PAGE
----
SANS said it was offering theoretical and practical training to 80 women per year to prepare them for work in the air traffic control sector.
“The applicants began taking admission exams on Sunday for the Saudi Academy of Civil Aviation and will undergo a number of editorial tests,” the Saudi Press Agency (SPA) said in a report.
Applicants must have a high school diploma with high marks and be between 18 and 25, it said.
Saudi Arabia seeks to create more jobs for women as part of a reform push to wean the economy off oil.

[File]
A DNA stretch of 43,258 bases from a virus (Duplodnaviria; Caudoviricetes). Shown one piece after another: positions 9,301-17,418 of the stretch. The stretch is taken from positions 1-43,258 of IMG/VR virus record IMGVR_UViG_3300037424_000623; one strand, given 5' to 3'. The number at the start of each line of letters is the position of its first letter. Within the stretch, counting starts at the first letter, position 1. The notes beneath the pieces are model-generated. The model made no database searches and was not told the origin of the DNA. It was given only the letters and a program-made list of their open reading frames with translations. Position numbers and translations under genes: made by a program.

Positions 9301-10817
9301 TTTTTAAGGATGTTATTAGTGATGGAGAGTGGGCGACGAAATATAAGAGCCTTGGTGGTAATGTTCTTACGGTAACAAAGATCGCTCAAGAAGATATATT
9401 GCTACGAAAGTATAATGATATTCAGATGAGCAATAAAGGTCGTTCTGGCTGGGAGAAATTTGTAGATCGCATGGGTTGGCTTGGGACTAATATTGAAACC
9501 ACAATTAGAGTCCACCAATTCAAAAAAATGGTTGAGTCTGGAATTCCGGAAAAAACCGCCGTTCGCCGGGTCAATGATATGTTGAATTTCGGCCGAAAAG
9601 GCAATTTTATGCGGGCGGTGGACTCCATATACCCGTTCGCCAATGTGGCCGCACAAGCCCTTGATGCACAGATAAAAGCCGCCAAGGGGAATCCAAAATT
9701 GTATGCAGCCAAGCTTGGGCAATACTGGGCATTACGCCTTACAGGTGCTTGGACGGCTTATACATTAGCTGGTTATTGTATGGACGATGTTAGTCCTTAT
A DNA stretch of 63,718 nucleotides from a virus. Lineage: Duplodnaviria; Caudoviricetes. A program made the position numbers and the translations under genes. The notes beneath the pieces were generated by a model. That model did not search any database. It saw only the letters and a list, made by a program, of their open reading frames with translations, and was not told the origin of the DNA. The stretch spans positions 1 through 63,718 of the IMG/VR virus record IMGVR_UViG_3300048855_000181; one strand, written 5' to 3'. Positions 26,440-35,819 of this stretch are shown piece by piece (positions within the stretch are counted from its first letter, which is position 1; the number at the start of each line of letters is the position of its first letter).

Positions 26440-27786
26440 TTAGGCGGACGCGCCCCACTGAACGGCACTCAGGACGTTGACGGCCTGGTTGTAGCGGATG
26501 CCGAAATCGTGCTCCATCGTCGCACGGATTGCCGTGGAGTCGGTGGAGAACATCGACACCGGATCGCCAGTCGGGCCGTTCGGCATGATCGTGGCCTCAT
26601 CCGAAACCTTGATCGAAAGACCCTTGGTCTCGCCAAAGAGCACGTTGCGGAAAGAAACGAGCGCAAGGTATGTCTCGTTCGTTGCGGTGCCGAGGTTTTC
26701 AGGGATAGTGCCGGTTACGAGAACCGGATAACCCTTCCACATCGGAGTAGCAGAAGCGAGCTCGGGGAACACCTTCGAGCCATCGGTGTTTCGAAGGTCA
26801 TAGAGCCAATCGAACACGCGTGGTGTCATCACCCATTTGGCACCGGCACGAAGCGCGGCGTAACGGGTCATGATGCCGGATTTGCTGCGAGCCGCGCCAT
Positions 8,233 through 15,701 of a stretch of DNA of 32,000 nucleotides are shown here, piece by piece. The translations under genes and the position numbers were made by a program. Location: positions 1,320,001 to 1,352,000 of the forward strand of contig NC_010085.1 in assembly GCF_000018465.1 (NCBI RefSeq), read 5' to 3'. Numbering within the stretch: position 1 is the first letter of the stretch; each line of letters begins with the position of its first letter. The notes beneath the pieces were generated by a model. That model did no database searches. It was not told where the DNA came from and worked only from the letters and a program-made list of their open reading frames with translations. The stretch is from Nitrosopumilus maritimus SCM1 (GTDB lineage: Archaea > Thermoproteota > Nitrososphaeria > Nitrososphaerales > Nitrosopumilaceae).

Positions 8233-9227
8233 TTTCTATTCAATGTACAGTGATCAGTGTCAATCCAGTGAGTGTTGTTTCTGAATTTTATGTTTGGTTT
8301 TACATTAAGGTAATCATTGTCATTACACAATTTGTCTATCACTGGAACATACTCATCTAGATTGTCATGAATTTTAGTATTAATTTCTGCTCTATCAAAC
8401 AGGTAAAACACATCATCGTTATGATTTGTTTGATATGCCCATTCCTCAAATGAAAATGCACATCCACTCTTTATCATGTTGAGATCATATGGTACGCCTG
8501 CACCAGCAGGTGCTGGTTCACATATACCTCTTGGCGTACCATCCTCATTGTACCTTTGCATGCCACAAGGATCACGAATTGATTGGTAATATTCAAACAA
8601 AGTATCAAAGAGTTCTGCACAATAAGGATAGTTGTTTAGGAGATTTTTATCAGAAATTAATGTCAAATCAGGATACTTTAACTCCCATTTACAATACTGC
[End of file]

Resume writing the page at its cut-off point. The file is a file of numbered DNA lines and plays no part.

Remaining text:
Its Vision 2030 plan aims to increase employment and diversify revenue sources.
Some of the planned changes, like increasing the number of women in the overall workforce to 28 percent from 23 percent and quadrupling their presence in senior civil service roles to 5 percent, would transform society.
Most employed women work for the Kingdom’s vast public sector, primarily in health and education, but authorities say they seek to encourage more hiring by private firms as part of the Vision 2030 plan.
Last year, a senior scholar said women should be allowed to work as paramedics and opticians, and last month women staffed an emergency call center at the Hajj pilgrimage for the first time.